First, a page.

Spiriva respimat inhaler, what’s your... - Asthma UK communi...

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Spiriva respimat inhaler, what’s your experience with this one

ash6 profile image

Hi all

So I was changed from symbicort to this new one spiriva inhaler but since I been using it I have a sore throat and my asthma feels worse :(

12 Replies

Is it a straight swap or an add-on? How long ago did you swap?

Spiriva is usually an add on inhaler and you should also be taking your Symbicort or similar combo inhaler (LABA inhaler). If any any doubt talk to your asthma nurse or doctor.

You should feel the positive affects of Spiriva within 30 minutes of taking it. If you feel no benefit then best to discuss your experience with your asthma nurse or doctor. There are other inhalers in the LAMA group that may suit you better.

Straight swap, been about a week now

Nutzs47 profile image
Nutzs47 in reply to ash6

I take spiriva but as an add on to my fostair and haven’t had a problem with it although as I take it at night I’m not sure whether I’d notice any either.I know this is might be a silly question but do you rinse afterwards as I usually have water or herbal tea after I’ve taken my nighttime meds x

mnemonic profile image
mnemonic in reply to Nutzs47

Hi Nutsz47,

I have learnt the hard way to always rinse after fostair type inhalers (I am on Relvar ellipta which like fostair has steroid in it) as well as Spiriva Respimat.

With steroid inhalers, the instruction sheet specifically says you should rinse your mouth afterwards. Whenever I didn't do so for a few days, I would get a sore mouth (oral thrush probably).

Spiriva Respimat is not steroid and the instruction leaflet specifically says you don't need to rinse your mouth after taking it. However, I would get sore mouth and throat whenever I didn't rinse my mouth after taking it for a few days.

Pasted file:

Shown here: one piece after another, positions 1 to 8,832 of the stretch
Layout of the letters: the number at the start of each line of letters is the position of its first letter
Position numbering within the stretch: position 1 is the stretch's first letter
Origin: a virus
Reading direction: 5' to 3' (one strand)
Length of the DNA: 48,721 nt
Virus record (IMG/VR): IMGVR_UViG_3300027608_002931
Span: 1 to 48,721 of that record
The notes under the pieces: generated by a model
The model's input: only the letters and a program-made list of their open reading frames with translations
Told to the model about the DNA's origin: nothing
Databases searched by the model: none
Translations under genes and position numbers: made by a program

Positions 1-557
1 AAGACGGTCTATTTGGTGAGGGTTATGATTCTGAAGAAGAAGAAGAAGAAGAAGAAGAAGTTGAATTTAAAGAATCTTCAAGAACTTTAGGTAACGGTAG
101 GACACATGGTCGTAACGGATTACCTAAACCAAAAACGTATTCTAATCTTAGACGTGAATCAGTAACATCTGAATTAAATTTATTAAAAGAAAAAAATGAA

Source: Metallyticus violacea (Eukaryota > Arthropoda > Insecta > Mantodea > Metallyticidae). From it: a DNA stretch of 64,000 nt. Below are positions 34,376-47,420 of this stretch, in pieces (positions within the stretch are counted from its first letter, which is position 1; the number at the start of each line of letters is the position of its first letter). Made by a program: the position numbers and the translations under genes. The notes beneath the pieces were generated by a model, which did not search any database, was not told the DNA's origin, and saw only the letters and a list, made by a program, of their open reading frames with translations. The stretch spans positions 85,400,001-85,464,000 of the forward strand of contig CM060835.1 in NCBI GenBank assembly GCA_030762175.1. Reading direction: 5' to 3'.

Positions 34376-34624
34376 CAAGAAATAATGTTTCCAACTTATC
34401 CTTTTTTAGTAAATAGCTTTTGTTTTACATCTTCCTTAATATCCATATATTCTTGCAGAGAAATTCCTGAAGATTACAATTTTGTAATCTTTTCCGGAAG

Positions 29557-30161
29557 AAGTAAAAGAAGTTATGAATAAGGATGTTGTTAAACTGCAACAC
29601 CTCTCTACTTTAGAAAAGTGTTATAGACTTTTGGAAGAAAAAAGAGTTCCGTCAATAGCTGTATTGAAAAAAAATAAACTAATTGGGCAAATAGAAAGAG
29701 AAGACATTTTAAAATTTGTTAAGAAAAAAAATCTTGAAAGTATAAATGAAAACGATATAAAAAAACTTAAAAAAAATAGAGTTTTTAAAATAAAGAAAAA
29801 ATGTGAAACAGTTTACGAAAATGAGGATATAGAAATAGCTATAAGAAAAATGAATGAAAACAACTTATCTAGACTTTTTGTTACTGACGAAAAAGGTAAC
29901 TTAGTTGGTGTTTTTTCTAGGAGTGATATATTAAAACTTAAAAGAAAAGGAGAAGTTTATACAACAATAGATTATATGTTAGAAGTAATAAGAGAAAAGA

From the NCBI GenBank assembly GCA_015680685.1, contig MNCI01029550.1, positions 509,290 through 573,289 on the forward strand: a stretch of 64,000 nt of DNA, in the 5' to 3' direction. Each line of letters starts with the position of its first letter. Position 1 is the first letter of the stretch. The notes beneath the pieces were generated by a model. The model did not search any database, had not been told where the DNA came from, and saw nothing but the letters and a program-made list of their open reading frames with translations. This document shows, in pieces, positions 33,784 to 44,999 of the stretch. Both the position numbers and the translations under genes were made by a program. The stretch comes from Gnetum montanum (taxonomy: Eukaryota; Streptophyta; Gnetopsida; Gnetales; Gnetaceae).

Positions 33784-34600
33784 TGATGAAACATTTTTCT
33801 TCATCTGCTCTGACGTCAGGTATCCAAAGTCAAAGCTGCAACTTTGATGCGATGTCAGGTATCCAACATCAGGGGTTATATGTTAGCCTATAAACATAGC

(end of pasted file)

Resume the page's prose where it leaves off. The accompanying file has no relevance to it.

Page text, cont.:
Oh ok maybe I should speak with my gp again then if it’s meant to be an add on inhaler. They just gave me this and removed my sumbicort from my repeat prescriptions

Yes agree with Poobah. I thought it was an additional medication although maybe for some conditions they use it as an only one? New inhalers can take several weeks to kick in properly anyway so stopping a current one and basically managing on daily puffs of the new while it builds up can make things worse.

Thanks for your comments it’s much appreciated Hopefully my gp will get back to me today

When I was put on spiriva it was also a straight swap from 2 other inhalers. But I reacted to it so stopped but was difficult as respiratory had change 5 different meds in one go 🥴 so took time to see what was helping and was making me react! But as with all meds they work an effect everyone differently. As poobah and twinkly said any concerns chat with gp. 🙂

Hi all Thanks for the comments, i spoke with the gp and it was meant as an add on :)

Ooh glad you got that confirmed! Hopefully the 2 together will help!

Lysistrata profile image
LysistrataCommunity Ambassador

Hmm, Spiriva's not really that much cheaper, so it seems an odd reason for them to do it. In addition, it's from a totally different drug class from the drugs in Symbicort. As others have said on this thread, if you are prescribed Spiriva for asthma you should still have been taking an inhaled corticosteroid (ICS) and long-acting reliever combination like Symbicort, even if Symbicort itself wasn't right for you.

I'd be worried to think your GP had put you on Spiriva just as a replacement for Symbicort, and that you weren't on any kind of inhaled steroid while you were on Spiriva. (It's different in COPD of course, but as this is an asthma forum I assume you have asthma and therefore need some inhaled steroid). Glad you're back on an ICS now, but something to watch in future if they do this again.

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